Kyruus case

13141 words 53 pages
For the exclusive use of F. Habib

9 -8 1 3 -0 6 0


Kyruus: Big Data's Search for the Killer App
“At the bottom of the Oakland experiment was a willingness to rethink baseball: how it is managed, how it
is played, who is best suited to play it, and why.”
“First came radical advancements in computer technology: this dramatically reduced the cost of compiling
and analyzing vast amounts of baseball data. Then came the boom in baseball players’ salaries: this dramatically
raised the benefits of having such knowledge. ‘If we’re going to pay these guys $150,000 a year [1977] to do
this…we should at least know how good they are’… If this sounded compelling when
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The company’s second option was to expand its reach within hospitals. Kyruus could develop
tools for physician network development and patient referral operations. Early conversations with
hospital CEOs and CFOs suggested that optimizing patient referrals was a top priority for hospitals.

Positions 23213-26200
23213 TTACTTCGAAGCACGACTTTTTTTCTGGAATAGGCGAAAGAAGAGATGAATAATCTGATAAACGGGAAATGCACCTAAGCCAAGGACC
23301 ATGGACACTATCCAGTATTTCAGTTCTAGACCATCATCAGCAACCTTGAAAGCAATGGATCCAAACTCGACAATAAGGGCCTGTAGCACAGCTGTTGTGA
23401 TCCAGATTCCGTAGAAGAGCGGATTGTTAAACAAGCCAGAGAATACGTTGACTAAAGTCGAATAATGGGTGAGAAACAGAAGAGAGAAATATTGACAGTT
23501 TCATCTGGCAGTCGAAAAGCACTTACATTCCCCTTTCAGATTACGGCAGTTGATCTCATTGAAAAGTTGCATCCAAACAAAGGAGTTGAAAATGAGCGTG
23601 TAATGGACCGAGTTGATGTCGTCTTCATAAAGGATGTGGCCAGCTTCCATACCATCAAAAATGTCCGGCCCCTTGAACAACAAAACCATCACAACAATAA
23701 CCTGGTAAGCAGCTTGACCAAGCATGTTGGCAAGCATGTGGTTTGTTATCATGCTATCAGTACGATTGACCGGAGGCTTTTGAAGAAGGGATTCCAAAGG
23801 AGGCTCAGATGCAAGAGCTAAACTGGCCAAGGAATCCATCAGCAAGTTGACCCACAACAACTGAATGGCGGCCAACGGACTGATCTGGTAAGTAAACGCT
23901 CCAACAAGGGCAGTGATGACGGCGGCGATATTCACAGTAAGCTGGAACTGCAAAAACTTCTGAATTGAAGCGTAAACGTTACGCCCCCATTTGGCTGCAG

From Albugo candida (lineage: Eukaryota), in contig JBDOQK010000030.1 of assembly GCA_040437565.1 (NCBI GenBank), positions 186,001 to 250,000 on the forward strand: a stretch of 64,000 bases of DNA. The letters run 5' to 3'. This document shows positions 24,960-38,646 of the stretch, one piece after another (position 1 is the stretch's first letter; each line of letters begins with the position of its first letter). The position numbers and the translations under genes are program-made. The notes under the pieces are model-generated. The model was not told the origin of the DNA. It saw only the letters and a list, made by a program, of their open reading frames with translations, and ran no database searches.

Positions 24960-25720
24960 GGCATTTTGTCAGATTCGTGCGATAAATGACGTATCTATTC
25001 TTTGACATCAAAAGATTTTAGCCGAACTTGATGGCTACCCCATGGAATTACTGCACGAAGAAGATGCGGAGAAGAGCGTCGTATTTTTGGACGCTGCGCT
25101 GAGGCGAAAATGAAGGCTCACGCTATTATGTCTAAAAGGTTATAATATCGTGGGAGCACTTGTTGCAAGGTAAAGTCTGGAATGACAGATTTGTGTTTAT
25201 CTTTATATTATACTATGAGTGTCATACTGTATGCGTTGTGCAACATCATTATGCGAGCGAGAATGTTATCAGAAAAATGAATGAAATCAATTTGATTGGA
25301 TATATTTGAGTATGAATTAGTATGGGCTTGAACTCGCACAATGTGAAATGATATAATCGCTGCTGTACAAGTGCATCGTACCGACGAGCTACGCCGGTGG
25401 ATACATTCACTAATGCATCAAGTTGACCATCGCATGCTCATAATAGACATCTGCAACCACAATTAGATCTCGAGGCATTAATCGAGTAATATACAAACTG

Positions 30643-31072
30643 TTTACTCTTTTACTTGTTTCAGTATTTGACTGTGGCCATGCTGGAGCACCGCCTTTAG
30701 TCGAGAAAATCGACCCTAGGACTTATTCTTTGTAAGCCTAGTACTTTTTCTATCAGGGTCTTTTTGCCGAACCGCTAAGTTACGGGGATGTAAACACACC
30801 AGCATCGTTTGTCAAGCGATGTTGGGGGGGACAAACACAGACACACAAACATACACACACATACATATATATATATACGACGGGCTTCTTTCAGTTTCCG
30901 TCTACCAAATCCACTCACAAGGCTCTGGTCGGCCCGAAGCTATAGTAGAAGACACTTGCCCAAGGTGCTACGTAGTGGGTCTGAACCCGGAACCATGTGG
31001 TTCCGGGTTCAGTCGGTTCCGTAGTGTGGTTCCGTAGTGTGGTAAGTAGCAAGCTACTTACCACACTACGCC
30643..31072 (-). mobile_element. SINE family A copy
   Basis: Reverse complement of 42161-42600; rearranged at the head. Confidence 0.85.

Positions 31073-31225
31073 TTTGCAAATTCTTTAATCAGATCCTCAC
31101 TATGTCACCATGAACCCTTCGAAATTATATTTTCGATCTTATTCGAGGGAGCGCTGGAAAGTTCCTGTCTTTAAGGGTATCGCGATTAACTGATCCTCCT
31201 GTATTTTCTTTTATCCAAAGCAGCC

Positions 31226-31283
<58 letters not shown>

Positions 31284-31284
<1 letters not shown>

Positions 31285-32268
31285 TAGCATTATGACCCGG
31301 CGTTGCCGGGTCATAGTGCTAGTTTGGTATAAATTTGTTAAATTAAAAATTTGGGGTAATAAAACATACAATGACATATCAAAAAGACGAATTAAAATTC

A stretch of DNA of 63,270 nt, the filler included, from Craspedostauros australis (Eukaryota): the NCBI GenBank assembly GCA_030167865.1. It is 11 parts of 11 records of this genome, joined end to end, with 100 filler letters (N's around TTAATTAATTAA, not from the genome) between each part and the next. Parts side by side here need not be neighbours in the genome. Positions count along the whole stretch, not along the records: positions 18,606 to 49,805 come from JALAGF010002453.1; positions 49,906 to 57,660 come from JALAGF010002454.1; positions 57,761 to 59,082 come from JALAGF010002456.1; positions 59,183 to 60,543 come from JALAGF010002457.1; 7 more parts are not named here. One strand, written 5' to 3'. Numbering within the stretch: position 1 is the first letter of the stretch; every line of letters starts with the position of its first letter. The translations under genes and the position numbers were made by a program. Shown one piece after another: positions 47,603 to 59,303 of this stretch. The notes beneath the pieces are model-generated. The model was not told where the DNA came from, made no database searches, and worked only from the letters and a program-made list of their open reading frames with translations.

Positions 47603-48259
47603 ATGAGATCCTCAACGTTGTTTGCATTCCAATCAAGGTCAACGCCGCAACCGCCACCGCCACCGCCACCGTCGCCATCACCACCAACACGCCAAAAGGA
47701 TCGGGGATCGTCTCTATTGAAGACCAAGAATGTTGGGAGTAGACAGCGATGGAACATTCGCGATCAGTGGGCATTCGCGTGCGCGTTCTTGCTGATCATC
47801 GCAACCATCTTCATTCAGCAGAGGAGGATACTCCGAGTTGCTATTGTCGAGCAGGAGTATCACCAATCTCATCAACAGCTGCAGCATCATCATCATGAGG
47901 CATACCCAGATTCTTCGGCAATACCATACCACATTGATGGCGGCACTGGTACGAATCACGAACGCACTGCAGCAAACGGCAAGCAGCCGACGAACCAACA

Reducing “leakage” of patients to other institutions was expected to significantly impact a hospital’s
bottom line. The market potential for this product was sizeable, and expected to be far larger than the
compliance market. The team still had much to learn in order to develop and sell the referral and
network products. Finally, the company could put more weight behind selling to the life sciences
industry (e.g. pharmaceutical, medical device and diagnostics companies). Several team members felt
that the budgets of these organizations were much larger than hospital budgets and that the shorter
sales cycles made them logical clients. Kyruus had already developed a few products that were well
received by industry sales forces, and many on the Kyruus team saw this channel as a potentially
very profitable market.
Underlying all these options was the fundamental question of whether, when, and how to engage
physicians themselves. During the first year of product and market development, Gardner and Yoo
had chosen to serve hospital administrators in the management of their physician staff. However,
Gardner was a big fan of “feedback loops” and


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